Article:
The Affordable Care Act authorizes the Secretary of HHS to waive certain fraud and abuse laws as necessary to carry out the provisions of the law regarding the Medicare Shared Savings Program. In addition, the Affordable Care Act authorizes the Secretary to waive these laws as necessary to carry out the provisions of the law regarding the testing of innovative delivery and payment models by the newly established Center for Medicare and Medicaid Innovation (CMI). With the release of the proposed ACO rule, CMS and OIG published a notice that describes certain proposed waivers that will relate to the ACO and CMI programs and solicits comments relating to additional or different waivers to implement these programs.

Waivers Applicable to the ACO Shared Savings Program.

The Affordable Care Act authorizes a waiver of the provisions of the Stark Law (42 U.S.C. § 1395nn), the Anti-Kickback Statute (42 U.S.C. § 1320a-7b), and the Civil Money Penalties Law (42 U.S.C. § 1320a-7a), including that provision prohibiting a hospital’s payment to a physician to reduce or limit care to a Medicare or Medicaid beneficiary (referred to in the notice as the “Gainsharing CMP”). With respect to the proposed exercise of its waiver authority relating to the ACO shared savings program, CMS/OIG noted the following:

  • Participants in the Shared Savings Program will continue to receive Medicare fee for service payments, as well as be eligible to receive additional shared savings. Therefore, the fraud and abuse laws designed to safeguard the Medicare program and beneficiaries in the fee-for-service context continue to be relevant.
  • No clear consensus emerged from public comments solicited to date regarding the nature and scope of waivers needed to implement the ACO program (the agencies acknowledged this could arise from the fact that the ACO rule had not yet been published when the waiver comments were solicited).
  • No waivers are needed for arrangements that do not violate these laws or that fit within an existing Stark Law exception or Anti-Kickback safe harbor.
  • The contemplated waivers as described in the notice do not pertain to any other federal or state law other than the sections cited in the Affordable Care Act, and “[a]ll financial arrangements not covered by a waiver would be required to comply with existing laws.”

All of the proposed waivers relate to the distribution of shared savings received by an ACO from CMS pursuant to the Shared Savings Program. As a threshold qualification for any of the proposed waivers, ACOs would be required to hold an agreement with CMS to participate in the Shared Savings Program, and the participating ACO, ACO participants, and ACO providers/suppliers would be required to comply with that agreement, as well as the law creating the Shared Savings Program and the regulations implementing the program (including transparency, reporting and monitoring requirements).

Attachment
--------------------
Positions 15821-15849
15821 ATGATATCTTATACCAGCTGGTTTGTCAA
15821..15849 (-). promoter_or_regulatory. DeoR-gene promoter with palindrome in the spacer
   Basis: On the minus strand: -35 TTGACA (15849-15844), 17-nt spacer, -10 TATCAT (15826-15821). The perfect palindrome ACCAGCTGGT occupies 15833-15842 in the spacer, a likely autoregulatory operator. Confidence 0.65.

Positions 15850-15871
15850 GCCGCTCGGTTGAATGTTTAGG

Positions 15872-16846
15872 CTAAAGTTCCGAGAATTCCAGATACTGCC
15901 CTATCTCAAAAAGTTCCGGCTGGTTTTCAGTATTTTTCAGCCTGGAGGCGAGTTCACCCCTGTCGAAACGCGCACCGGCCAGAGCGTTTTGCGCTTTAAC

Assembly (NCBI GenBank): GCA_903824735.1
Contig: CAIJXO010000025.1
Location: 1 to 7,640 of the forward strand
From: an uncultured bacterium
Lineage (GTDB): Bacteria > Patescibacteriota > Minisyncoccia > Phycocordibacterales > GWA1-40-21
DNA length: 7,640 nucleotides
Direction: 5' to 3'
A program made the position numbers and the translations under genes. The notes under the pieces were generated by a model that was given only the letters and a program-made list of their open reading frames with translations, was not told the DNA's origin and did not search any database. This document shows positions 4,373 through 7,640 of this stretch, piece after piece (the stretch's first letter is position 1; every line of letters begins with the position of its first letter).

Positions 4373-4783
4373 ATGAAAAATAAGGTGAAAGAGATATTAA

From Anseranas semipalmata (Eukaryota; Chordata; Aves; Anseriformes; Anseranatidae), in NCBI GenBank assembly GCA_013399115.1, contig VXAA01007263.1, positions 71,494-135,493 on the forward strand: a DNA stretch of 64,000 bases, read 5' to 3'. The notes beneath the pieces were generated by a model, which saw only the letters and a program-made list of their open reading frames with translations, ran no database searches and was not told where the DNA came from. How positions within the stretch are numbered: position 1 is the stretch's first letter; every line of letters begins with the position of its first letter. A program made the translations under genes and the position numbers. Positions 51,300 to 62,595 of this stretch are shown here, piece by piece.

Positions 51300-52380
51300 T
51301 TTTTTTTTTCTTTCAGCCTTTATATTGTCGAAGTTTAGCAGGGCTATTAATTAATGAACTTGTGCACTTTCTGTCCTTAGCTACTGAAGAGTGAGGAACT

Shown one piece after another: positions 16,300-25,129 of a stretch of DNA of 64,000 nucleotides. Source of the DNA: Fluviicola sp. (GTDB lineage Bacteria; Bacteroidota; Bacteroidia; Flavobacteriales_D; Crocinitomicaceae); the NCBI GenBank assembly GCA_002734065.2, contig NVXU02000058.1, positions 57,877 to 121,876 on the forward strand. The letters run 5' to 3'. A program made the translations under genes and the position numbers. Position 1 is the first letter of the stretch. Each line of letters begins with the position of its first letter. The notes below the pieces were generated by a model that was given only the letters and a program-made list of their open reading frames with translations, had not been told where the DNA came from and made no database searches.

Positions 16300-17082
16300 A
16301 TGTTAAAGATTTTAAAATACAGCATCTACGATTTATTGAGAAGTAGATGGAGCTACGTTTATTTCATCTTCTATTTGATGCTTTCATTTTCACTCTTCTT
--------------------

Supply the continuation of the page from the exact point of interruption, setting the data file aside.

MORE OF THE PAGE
The waivers contemplated by CMS and OIG are as follows:

  • The Secretary would waive the application of the Stark Law and the Anti-Kickback Statute to distributions of shared savings received by an ACO from CMS (1) to or among ACO participants, ACO providers/suppliers, and individuals and entities that were ACO participants or ACO providers/suppliers during the year in which the shared savings were earned by the ACO; or (2) for activities necessary for and directly related to the ACO’s participation in and operations under the Shared Savings Program.
    • The Secretary would waive application of the Anti-Kickback Statute with respect to any financial relationship between or among the ACO, ACO participants and ACO providers/suppliers necessary for and directly related to the ACO’s participation in and operations under the Shared Savings Program that implicates the Stark Law and fully complies with an exception at 42 C.F.R. §§ 411.355 through 411.357 of the Stark rules (the exceptions for ownership interests and compensation relationships).
    • CMS and OIG do not intend to protect distributions of shared savings dollars to referring physicians outside the ACO unless those physicians are being compensated for activities necessary for and directly related to the ACO’s participation in and operations under the program.
    • All other financial relationships (beyond distributions of shared savings) involving physicians or entities participating in the ACO, as well as other financial relationships outside the ACO, would need to meet an existing exception under the Stark Law, and an existing safe harbor under the Anti-Kickback Statute (or otherwise comply with the Anti-Kickback Statute).
  • The Secretary would waive application of the Gainsharing CMP to –